The Lockwood books are seriously scary! Did you worry about how much you were going to scare your readers?
No, I didn’t worry – I was kind of pleased! [laughs] I’m not one for horror, so much – I’m not someone who enjoys things being repellent, or gory – but it’s all about building up suspense. Slowly building up the atmosphere, little by little by little by little, and then hitting the reader with something suitably nasty – and then leaving it to their imagination. It’s great fun. And I think kids in that kind of 11-14 age range are very much capable of dealing with a few shocks and scares – if they like the characters.
What can you tell me about Book 3?
It’s out in September, it’s called The Hollow Boy, and it’s set about six months down the line from The Whispering Skull. Lockwood and Co are doing OK, but they’re rather overworked, and Lockwood is pondering whether or not he should get somebody else to help; a new assistant. And he does, with various consequences…
And are there going to be more Lockwood books after this one?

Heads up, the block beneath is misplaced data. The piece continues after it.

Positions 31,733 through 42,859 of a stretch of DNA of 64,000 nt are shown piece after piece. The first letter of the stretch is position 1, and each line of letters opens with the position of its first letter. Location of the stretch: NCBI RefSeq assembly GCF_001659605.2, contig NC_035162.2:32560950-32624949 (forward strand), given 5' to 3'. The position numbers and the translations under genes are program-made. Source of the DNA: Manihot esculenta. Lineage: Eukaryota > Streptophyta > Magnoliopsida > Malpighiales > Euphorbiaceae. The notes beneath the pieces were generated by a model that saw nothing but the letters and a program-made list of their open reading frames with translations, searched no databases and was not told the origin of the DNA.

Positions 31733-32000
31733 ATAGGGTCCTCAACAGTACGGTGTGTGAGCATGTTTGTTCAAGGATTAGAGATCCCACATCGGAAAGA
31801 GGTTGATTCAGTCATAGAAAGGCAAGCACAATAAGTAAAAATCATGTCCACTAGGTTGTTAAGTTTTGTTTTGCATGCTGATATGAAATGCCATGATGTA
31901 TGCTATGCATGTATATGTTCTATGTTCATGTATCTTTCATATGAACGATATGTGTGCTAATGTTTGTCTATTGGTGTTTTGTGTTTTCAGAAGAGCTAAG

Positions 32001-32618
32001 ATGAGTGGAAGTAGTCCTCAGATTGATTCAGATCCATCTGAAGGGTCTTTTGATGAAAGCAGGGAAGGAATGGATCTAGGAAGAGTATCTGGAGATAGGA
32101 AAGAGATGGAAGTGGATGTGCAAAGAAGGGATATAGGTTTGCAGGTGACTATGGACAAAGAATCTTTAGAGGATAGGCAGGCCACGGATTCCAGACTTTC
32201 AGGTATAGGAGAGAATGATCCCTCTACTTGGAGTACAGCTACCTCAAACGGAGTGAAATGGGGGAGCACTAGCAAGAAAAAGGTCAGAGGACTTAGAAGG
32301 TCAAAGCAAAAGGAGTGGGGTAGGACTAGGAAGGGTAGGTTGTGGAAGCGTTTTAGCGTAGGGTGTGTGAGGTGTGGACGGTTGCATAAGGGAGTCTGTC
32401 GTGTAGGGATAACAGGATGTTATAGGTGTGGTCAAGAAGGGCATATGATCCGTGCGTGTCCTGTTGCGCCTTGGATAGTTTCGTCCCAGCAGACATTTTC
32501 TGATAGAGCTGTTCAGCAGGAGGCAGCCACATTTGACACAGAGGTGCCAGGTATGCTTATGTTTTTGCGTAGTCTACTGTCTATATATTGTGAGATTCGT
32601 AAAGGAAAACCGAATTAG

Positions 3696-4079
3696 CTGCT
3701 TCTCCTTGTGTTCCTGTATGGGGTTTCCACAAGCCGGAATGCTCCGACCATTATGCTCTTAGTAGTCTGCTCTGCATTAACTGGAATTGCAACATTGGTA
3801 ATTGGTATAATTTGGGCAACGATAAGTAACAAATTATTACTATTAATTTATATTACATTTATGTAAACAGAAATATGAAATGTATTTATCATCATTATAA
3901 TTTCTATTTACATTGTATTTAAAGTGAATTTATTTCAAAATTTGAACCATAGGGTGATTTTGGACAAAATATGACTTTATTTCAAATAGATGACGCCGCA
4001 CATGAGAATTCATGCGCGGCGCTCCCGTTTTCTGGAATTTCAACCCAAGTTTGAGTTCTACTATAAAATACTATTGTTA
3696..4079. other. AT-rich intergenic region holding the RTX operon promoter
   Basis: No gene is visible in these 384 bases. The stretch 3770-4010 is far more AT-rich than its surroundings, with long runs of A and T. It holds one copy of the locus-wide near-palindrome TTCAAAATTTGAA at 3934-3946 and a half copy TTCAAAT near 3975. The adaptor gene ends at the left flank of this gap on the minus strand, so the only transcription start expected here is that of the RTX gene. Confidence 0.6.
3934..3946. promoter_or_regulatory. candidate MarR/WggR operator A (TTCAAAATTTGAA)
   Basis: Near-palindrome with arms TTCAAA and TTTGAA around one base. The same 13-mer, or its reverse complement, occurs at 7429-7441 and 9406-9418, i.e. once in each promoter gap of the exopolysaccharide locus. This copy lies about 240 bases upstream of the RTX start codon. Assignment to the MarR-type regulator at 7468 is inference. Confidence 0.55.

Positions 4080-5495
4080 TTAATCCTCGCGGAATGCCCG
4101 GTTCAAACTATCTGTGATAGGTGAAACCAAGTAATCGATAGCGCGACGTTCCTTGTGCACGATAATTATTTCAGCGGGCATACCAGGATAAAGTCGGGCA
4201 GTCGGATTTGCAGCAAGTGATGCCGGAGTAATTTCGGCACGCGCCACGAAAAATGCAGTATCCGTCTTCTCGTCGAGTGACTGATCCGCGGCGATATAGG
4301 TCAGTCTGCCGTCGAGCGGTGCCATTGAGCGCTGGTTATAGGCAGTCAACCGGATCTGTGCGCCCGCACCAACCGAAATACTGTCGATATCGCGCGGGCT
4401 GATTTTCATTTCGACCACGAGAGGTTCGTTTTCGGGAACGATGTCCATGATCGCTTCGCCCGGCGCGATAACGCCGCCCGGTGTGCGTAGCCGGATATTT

There’s certainly going to be four, possibly five. I’ve got a fairly good idea of what number 4 is going to be about, and I’ve got some exciting but rather incoherent notes which I think might turn into a fifth book. And that might be it – but I think it’s good to keep it open.
Do you miss Bartimaeus?
I do! Very much so. I have a Bartimaeus file on my desk with various bits and pieces in it, and I would quite like to revisit Bart at some point, because he is ace [laughs]. But I wouldn’t want to do it unless I could justify it with a proper structure, a story that can weather readers’ interest. A lot of people would like to see Bartimaeus back, but I’d have to do it correctly. Not just for the sake of it – that would be a real shame.
Tell me about your new campaign, Freedom to Think.
It was really born out of watching my own kids, and realising that they’re under a tremendous amount of pressure – time-pressure, and pressure to do things imposed on them from the outside. There’ll be homework, and then all the clubs and the various different instruments and activities. And all of that stuff is good and right, but you need to have those moments, those little periods of time, when you’re not doing any of that scheduled stuff – you’re just potentially sitting around, looking at the sky or picking your fingernails.